By Bill Evans
If the RBA also expects that profile it might mean that the original forecast of 1 per cent for underlying inflation in the second half of 2014 implied a 0. 4 per cent or 0. 3 per cent forecast for underlying inflation in the September quarter due to an indirect carbon tax effect. Reverting back to a “normal” quarterly read on the December underlying print (especially given the recent fall in the Australian dollar and the indirect effects of the fall in the oil price) is likely to push the RBA to revise up its near term forecast for underlying inflation to a (still non-threatening) 2. 5 per cent from 2. 25 per cent. That 2. 5 per cent is closer to our own view of 2. 4 per cent than the RBA’s current forecast of 2. 25 per cent.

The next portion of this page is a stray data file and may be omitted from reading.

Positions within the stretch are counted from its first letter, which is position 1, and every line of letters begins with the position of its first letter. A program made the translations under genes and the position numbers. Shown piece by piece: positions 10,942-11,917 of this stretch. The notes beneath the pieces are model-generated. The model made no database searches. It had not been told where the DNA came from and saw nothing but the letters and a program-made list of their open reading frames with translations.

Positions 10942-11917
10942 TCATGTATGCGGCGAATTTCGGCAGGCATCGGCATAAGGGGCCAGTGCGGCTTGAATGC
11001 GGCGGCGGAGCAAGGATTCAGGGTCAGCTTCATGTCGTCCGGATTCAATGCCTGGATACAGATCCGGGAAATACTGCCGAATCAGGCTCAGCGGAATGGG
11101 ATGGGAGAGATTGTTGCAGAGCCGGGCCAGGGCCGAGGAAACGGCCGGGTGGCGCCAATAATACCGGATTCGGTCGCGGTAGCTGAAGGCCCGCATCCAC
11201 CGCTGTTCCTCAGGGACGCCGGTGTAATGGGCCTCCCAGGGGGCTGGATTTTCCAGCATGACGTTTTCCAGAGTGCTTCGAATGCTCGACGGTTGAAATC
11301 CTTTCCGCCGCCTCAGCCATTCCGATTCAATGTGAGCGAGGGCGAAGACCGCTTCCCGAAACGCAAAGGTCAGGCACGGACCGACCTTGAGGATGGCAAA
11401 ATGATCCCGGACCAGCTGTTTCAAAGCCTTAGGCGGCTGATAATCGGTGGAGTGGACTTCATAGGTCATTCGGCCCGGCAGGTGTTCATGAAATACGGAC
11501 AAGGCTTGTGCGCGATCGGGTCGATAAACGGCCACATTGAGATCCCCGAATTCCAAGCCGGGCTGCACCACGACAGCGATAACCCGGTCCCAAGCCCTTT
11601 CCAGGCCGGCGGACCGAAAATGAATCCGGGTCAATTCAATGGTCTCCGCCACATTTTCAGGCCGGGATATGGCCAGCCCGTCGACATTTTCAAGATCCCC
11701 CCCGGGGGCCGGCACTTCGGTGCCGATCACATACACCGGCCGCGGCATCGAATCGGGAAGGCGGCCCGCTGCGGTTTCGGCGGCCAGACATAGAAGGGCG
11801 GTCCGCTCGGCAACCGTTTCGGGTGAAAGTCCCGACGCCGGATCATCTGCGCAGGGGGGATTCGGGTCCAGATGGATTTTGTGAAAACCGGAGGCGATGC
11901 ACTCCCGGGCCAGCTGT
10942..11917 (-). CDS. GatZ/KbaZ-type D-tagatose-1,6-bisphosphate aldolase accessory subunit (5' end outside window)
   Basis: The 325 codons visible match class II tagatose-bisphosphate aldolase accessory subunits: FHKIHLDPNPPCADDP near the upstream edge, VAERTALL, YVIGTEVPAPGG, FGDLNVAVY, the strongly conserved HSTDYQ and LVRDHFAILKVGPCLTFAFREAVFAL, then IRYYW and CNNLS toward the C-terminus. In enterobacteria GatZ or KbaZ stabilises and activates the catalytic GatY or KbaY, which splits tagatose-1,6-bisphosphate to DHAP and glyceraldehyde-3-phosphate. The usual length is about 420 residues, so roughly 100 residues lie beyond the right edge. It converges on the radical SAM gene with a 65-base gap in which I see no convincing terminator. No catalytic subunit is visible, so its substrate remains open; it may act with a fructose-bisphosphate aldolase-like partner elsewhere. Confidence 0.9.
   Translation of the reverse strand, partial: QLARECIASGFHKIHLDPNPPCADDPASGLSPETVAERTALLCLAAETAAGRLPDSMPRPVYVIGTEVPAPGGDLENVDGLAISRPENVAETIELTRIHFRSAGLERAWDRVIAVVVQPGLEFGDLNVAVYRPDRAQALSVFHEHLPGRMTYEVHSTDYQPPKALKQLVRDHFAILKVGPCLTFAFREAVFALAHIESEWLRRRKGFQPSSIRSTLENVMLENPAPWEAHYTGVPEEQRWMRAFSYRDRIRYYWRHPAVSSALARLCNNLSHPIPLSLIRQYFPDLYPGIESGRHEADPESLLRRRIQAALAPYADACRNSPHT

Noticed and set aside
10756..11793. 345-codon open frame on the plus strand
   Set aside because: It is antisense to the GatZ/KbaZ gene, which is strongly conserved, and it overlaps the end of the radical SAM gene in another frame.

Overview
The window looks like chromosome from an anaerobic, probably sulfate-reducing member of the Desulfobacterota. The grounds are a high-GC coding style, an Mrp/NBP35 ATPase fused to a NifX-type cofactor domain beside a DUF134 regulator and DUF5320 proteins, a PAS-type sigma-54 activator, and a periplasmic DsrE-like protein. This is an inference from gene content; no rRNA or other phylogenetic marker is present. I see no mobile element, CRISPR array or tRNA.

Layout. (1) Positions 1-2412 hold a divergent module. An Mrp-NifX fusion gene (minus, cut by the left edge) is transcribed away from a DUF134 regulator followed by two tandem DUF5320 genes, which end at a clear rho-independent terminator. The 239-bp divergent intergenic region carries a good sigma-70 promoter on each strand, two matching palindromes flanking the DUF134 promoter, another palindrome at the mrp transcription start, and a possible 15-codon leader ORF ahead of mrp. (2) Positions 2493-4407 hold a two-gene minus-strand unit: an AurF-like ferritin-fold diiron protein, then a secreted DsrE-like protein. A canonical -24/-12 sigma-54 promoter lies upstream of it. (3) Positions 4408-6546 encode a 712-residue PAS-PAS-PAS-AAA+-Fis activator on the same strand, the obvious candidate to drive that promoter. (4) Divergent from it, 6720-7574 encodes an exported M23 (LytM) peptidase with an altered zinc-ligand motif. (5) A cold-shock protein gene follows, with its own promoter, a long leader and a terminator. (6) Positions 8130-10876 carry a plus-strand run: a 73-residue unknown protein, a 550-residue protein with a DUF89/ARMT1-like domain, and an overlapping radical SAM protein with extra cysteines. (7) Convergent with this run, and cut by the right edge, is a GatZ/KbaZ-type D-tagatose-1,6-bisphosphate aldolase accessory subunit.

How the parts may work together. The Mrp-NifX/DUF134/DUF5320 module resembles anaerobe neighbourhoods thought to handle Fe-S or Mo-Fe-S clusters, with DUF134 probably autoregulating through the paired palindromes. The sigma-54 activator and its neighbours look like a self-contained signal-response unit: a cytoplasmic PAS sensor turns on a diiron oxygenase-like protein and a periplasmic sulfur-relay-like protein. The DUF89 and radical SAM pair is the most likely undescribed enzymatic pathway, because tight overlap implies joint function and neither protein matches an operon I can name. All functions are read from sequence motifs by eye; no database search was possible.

We believe there is a risk that the RBA will have to revise up its forecast for underlying inflation in 2014 from 2. 25 per cent to 2. 50 per cent. Despite a very low (0. 3 per cent) read for headline inflation in December quarter due mainly to lower petrol prices (reflecting the big fall in the oil price) underlying pressures are expected to lift from the September quarter partly due to seasonal factors.
Despite some significant changes in markets and likely the underlying forecasts for the Australian dollar and commodity prices we do not expect them to change their core views. trend in 2016. in 2015 although we think it will be necessary to “tweak” the underlying inflation forecast higher in 2014.
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